- The UK bond market no longer cares about deficits, experts say
- Both the opposition and ruling parties are banking on heavy borrowing to finance ambitious projects if they clinch the top seat
- Government bonds are known to have very low yields
The UK’s official opposition leader Jeremy Corbyn on Thursday unveiled his manifesto full of mega investments that he plans to fund through debt capital should he clinch the top seat in the coming elections. But the UK bond market has been surprisingly silent about the leader’s intentions even as he hopes to win the UK’s hotly contested premiership seat.
Investors haven’t shown any signs of panic over being asked to pay for the huge projects in Corbyn’s manifesto, considering that government bond yields are some of the lowest all around the world.
Are you looking for fast-news, hot-tips and market analysis? Sign-up for the Invezz newsletter, today.
Fund managers have been warning that the move could inflate the government debt leading to a high cost of borrowing.
According to some key market figures, part of the reason why the market has remained calm is perhaps because of the low probability of Corbyn winning the elections; otherwise, the bond market vigilantes wouldn’t just turn into socialists overnight, would they?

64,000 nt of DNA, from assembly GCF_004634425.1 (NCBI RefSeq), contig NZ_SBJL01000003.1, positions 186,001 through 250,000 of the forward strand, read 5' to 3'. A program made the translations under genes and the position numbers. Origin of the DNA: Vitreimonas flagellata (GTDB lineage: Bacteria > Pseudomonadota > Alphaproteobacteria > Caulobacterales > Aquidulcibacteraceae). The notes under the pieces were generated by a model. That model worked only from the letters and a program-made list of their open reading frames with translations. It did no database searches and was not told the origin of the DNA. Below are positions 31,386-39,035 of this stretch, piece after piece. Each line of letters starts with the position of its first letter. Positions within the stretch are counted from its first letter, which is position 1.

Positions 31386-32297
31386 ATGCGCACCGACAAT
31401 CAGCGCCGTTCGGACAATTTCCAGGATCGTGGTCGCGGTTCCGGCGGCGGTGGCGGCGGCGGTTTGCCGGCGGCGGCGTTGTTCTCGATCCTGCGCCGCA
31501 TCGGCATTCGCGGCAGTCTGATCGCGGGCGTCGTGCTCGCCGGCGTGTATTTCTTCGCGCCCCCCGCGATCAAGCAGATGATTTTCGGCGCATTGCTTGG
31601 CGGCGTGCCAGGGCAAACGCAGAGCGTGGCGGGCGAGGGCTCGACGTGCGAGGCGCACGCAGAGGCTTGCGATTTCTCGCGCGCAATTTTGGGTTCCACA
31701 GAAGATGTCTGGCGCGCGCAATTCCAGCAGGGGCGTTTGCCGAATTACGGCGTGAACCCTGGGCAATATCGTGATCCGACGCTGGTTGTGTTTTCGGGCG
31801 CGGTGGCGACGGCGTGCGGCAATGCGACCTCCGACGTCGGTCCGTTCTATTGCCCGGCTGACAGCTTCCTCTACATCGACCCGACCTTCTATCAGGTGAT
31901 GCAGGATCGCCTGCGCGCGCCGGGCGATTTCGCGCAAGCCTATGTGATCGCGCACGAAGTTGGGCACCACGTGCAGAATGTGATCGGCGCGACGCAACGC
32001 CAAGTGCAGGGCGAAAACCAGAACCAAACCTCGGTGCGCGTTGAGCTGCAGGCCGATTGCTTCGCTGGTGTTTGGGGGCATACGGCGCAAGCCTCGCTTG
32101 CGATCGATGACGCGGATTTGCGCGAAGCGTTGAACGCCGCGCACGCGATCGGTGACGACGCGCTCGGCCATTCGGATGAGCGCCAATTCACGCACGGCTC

But perhaps this could also be a sign of a changing bond market: a sign that the market simply doesn’t care about deficits. And the ruling party is also planning to go on a spending spree, with the public debt having jumped to a five-year high by last month.
While the UK’s mood toward bonds may come as a surprise to many, other countries with negative sovereign bond yields are practically protesting to have their governments borrow. Normally, such are signs of a post-crisis economy where policymakers try everything possible to stimulate the economy as fiscal authorities tighten their grips. In this case, the monetary policymakers slash interest rates and central banks take up a significant portion of the government bonds market.
However, word on the street has it that investors are shifting their focus to fiscal policy and away from a “pivot” one. We’re unlikely to see calls for fiscal retrain in the coming US elections, especially if President Trump faces off with Elizabeth Warren.
Countries like German that are known for recording budget surplus are now coming under fire both locally and overseas.
Now, if indeed sweeping change is here, you can rest assured that the UK will become the testing bed for other countries.
Finally: Do you think the UK bond market can absorb another round of heavy borrowing with the current budget deficit coupled with a grisly exit from the EU?